UN re­port points to ‘Gaddafi mil­lions’ in SA

CityPress - - News - ERIKA GIBSON news@city­press.co.za

The South African govern­ment, the ANC and Denel ig­nored the UN’s panel of ex­perts on Libya when they in­quired about the so-called Gaddafi mil­lions and a strange weapons trans­ac­tion.

This is con­tained in the UN panel’s re­port to the UN Se­cu­rity Coun­cil, re­lat­ing to the flow of weapons and cap­i­tal in con­flict-rid­den Libya and South Africa.

Ac­cord­ing to the panel, a Libyan del­e­ga­tion de­scrib­ing them­selves as the “Libyan Air Force” and “Air Ter­ri­tory De­fence Forces” had or­dered a sub­stan­tial num­ber of weapons from Denel, in­clud­ing, among other things, 84 Rooivalk at­tack he­li­copters, 40 At­las Oryx he­li­copters, 500 mis­sile launch­ers and thou­sands of mor­tars.

“The vol­umes and types of ma­te­ri­als that were re­quested by the Libyan party sug­gest that a large amount of money was avail­able and that the ne­go­ti­a­tions were clearly at an ad­vanced stage. Two peo­ple, who were di­rectly in­volved in the ne­go­ti­a­tions, were in­de­pen­dently ques­tioned. Both con­firmed that the ma­te­rial would be pur­chased with the Gaddafi regime’s ‘hid­den’ as­sets that were still in South Africa,” the doc­u­ment ar­gues.

Ac­cord­ing to the re­port, De­fence Min­is­ter No­siviwe Mapisa-Nqakula sup­ported the Denel ne­go­ti­a­tions in a let­ter that refers to a meet­ing held in Jo­han­nes­burg on March 5 2013. This was de­spite the fact that arms sanc­tions against Libya were in place. How­ever, the planned trans­ac­tion with Denel was never re­alised.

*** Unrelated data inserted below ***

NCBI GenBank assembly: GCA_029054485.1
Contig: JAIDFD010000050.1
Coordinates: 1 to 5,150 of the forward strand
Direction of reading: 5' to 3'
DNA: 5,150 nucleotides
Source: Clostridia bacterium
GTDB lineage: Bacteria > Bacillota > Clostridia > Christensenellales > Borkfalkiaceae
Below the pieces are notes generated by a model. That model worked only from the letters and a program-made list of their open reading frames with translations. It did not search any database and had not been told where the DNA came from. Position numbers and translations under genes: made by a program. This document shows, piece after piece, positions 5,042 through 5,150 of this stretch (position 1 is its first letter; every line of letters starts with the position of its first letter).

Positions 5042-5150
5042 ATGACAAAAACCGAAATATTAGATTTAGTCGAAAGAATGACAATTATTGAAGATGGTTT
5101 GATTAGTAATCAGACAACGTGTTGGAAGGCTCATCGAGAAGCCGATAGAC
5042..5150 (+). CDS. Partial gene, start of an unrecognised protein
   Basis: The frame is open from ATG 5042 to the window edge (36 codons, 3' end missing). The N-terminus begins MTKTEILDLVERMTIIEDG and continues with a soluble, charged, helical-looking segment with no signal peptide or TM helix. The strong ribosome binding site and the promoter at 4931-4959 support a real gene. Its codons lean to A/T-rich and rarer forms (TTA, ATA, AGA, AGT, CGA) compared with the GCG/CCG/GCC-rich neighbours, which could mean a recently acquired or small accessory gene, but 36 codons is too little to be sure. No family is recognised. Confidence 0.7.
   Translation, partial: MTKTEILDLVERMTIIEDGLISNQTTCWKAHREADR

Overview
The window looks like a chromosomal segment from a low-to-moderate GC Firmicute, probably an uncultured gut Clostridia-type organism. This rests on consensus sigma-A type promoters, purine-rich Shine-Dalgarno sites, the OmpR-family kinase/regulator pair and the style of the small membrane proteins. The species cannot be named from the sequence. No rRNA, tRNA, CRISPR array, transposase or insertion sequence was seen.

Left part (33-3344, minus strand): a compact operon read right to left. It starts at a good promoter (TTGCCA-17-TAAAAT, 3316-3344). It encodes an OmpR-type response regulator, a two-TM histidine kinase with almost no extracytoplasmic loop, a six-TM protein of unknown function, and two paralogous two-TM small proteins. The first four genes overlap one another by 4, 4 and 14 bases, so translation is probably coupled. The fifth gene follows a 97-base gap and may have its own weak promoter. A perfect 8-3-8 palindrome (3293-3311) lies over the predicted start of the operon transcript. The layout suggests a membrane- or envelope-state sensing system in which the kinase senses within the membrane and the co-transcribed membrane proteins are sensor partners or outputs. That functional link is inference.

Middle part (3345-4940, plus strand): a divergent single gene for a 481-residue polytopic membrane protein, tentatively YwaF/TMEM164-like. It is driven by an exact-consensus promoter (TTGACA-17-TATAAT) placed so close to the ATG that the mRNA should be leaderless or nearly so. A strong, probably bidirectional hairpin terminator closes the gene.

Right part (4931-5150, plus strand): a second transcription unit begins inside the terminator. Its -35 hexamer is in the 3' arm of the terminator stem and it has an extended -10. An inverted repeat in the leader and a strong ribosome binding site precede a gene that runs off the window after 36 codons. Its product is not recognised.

The panel also sought to ver­ify doc­u­ments re­lated to the ap­par­ent trans­fer of $800 mil­lion, which was al­legedly moved from a Stan­dard Bank branch in South Africa to a Stan­bic bank ac­count in Kenya.

“The panel ob­tained doc­u­men­ta­tion that shows that two large trans­fers were pos­si­bly made on be­half of Libya Africa Investment Port­fo­lio [LAIP] in the sec­ond half of 2011,” the panel’s re­port states.

“The pay­ment was made by Bashir Saleh al-Shrkawi from a Stan­dard Bank branch in South Africa.

“The man­age­ment of LAIP ex­plained to the panel that they had no knowl­edge of the ben­e­fi­ciary ac­count ... the trans­fer would show that con­cealed Libyan funds were made avail­able to mem­bers of the for­mer regime who are in South Africa,” the re­port states.

Ac­cord­ing to the UN re­port, al-Shrkawi ad­mit­ted he was in­volved with LAIP in 2009, but claimed he had had noth­ing to do with the fund since 2011.

Nei­ther the depart­ment of in­ter­na­tional re­la­tions and co­op­er­a­tion, the depart­ment of de­fence nor the Na­tional Con­ven­tional Arms Con­trol Com­mit­tee re­sponded to in­quiries from Rap­port, City Press’ sis­ter news­pa­per.

By the time of go­ing to print, Stan­dard Bank had not re­sponded to Rap­port’s in­quiries about the trans­ac­tion.

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